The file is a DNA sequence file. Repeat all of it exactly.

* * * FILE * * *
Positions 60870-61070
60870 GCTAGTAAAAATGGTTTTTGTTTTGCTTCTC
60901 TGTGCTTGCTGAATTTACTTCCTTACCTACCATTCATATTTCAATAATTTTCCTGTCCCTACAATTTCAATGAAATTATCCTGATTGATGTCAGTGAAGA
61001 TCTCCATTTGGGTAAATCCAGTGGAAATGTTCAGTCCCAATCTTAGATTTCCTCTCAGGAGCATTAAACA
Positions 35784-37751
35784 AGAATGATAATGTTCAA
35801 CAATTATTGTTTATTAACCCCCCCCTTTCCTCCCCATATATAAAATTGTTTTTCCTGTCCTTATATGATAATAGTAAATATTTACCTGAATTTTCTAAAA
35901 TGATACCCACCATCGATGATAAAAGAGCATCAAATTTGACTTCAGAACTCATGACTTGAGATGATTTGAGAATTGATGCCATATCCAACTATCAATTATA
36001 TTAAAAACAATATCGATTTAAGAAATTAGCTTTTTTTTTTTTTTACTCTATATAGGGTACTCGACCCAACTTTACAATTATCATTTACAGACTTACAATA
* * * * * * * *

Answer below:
Positions 60870-61070
60870 GCTAGTAAAAATGGTTTTTGTTTTGCTTCTC
60901 TGTGCTTGCTGAATTTACTTCCTTACCTACCATTCATATTTCAATAATTTTCCTGTCCCTACAATTTCAATGAAATTATCCTGATTGATGTCAGTGAAGA
61001 TCTCCATTTGGGTAAATCCAGTGGAAATGTTCAGTCCCAATCTTAGATTTCCTCTCAGGAGCATTAAACA
Positions 35784-37751
35784 AGAATGATAATGTTCAA
35801 CAATTATTGTTTATTAACCCCCCCCTTTCCTCCCCATATATAAAATTGTTTTTCCTGTCCTTATATGATAATAGTAAATATTTACCTGAATTTTCTAAAA
35901 TGATACCCACCATCGATGATAAAAGAGCATCAAATTTGACTTCAGAACTCATGACTTGAGATGATTTGAGAATTGATGCCATATCCAACTATCAATTATA
36001 TTAAAAACAATATCGATTTAAGAAATTAGCTTTTTTTTTTTTTTACTCTATATAGGGTACTCGACCCAACTTTACAATTATCATTTACAGACTTACAATA